Shallow Seas Film Analysis

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“Shallow Seas” is a documentary film produced by Planet Earth for BBC that explores the interaction of aquatic species with their respective environments. The shallow seas cover 8% of the oceans representing hundreds of miles before the sea floor reaches the darkness. Nevertheless, it accounts for a great abundance of marine life.
The documentary begins with the humpback whales as they arrive at the equator. Here the calf finds the perfect environment to be nurtured and strengthened because of the warm waters with few predators. During the five months of growth, the mother relies on fat storage for survival because these waters are deficient in nutrients. The feeding grounds are at the Poles where the mother and calf will soon migrate.
Another amazing aquatic animals, the coral reefs inhabit the shallow seas.
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Along the coast of Queensland, Australia, corals spread over 1000 miles to form the iconic Great Barrier Reef that is visible from space. However, the greatest marine species diversity can be found in Indonesia because it lies at the cross between the Indian and Pacific Ocean. There, corals thrive by building a mutualistic relationship with algae, which grow in the tissue of the polyps. Seahorses find refuge in corals by blending in to protect themselves from predators. The venomous banded sea snakes display an interesting behavior. They formed an alliance with the yellow goatfish, which benefits both hunters and leaves their prey hopeless.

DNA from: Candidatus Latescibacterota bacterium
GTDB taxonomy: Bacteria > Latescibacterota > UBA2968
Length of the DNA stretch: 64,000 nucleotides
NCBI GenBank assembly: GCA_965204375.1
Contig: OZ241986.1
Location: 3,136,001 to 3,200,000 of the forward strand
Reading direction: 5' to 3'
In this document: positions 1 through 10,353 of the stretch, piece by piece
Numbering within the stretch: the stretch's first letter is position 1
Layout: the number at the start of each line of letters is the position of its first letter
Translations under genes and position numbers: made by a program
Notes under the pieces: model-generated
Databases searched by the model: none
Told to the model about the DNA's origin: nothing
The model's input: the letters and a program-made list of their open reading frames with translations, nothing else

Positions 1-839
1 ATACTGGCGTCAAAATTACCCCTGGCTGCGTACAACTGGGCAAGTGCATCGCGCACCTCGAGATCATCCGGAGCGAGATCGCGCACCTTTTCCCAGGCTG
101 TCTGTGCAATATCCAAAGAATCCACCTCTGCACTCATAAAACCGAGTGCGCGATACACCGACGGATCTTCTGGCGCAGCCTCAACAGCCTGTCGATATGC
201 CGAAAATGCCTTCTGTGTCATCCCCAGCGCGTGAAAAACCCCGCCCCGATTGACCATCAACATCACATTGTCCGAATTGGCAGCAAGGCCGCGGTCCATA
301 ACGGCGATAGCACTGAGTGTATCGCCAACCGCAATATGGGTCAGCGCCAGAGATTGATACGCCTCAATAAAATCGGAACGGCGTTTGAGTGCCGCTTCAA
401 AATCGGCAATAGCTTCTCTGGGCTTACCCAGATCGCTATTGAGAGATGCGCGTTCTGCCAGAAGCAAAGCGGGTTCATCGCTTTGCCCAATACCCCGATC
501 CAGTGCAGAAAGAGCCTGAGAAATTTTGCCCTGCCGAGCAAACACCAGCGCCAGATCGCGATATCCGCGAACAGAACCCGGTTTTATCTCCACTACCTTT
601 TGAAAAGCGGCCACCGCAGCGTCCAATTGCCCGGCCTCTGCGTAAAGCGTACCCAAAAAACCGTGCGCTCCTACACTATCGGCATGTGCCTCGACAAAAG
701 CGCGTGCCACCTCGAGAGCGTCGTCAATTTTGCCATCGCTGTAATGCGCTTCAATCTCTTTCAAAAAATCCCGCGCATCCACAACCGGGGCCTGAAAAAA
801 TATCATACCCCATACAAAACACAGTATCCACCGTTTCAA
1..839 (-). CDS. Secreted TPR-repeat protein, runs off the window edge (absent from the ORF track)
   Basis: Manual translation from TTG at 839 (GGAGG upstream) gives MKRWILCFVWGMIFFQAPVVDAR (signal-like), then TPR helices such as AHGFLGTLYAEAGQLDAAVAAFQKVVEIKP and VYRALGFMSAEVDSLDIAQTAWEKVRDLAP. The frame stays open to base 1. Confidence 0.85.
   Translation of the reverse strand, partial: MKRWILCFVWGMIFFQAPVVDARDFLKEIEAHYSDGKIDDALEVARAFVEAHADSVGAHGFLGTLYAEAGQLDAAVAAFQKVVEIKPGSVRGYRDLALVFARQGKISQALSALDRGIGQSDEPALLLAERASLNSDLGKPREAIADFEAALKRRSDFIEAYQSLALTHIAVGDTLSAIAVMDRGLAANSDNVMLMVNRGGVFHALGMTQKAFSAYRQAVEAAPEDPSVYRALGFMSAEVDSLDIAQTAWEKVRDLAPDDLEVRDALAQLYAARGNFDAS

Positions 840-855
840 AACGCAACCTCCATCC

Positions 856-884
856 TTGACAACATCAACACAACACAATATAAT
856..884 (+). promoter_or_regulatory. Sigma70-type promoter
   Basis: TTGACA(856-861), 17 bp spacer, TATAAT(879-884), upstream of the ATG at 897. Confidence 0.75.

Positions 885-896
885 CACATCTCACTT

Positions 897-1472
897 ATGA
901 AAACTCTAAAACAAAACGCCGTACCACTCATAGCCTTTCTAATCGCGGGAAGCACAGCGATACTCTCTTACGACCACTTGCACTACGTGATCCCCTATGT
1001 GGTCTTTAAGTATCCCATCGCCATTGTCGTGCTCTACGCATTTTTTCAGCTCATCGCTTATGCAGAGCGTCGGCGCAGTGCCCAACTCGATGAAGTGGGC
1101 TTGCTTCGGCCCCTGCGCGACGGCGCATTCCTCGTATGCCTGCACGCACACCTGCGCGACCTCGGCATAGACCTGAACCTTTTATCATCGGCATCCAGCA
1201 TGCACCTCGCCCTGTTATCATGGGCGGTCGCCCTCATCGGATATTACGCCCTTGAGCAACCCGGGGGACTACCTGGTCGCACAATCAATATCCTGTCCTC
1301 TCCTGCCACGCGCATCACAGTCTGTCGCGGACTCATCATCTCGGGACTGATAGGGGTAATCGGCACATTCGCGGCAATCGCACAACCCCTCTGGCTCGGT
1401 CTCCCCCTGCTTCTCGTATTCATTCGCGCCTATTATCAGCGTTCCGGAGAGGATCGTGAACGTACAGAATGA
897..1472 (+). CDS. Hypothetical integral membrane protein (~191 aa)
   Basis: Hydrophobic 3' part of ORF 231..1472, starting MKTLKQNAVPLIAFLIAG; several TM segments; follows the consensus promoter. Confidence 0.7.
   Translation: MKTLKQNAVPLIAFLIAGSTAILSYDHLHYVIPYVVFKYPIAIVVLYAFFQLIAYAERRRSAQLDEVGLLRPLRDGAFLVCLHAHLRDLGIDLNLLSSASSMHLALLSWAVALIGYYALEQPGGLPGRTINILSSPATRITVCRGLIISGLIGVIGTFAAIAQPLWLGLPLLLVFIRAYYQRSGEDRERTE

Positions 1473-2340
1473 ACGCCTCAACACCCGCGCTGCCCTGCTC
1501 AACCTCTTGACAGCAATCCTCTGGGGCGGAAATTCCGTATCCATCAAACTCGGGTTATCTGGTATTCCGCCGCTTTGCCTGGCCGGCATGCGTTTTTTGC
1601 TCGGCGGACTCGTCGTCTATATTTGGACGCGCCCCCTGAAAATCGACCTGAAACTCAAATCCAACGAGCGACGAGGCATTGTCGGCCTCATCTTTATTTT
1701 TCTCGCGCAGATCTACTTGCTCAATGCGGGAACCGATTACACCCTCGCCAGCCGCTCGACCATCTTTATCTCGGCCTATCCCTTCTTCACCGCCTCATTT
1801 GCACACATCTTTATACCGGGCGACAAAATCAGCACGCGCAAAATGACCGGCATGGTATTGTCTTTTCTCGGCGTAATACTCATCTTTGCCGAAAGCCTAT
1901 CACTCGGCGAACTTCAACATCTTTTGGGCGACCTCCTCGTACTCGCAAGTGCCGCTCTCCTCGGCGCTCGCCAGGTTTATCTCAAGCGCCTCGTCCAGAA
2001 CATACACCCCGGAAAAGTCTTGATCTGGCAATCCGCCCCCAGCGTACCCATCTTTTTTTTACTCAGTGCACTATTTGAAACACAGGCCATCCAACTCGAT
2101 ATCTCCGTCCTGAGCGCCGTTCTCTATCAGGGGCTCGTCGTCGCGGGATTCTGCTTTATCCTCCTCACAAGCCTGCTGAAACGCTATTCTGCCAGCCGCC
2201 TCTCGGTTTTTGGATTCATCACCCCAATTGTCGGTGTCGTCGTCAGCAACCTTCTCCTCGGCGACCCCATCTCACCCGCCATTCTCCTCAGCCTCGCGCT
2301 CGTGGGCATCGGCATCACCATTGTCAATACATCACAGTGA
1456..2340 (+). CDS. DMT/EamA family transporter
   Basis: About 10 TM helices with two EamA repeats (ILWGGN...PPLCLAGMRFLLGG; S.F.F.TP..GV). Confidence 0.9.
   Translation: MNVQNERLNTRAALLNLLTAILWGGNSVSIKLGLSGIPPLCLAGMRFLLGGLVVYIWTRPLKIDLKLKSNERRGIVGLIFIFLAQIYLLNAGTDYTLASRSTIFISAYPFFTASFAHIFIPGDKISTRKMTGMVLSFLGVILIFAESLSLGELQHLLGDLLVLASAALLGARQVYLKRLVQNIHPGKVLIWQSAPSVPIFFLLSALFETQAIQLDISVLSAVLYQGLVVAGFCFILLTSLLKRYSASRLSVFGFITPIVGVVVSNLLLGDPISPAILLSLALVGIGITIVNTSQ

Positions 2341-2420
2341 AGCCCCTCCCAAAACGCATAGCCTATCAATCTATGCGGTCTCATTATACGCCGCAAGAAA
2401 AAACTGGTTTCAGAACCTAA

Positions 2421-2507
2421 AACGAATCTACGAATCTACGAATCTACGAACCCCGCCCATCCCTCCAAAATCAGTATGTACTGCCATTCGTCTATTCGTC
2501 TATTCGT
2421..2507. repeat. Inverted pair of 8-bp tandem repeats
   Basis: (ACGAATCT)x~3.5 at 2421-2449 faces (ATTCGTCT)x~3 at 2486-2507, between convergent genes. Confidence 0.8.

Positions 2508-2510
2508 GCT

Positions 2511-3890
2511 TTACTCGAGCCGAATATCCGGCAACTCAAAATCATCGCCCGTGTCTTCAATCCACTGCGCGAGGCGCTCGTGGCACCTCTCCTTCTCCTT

Moreover, the Western Australian shallows shelter the largest aquatic herbivore, the dugong that grazes the underwater meadow of seagrasses. In the same waters, the bottlenose dolphins mastered a new hunting technique that allows them to catch fish a few centimeters offshore by stomping their tails and using momentum to hydroplane the water. Another inhabitant of the temperate shallows is the krill, which is the most abundant animal by weight of the

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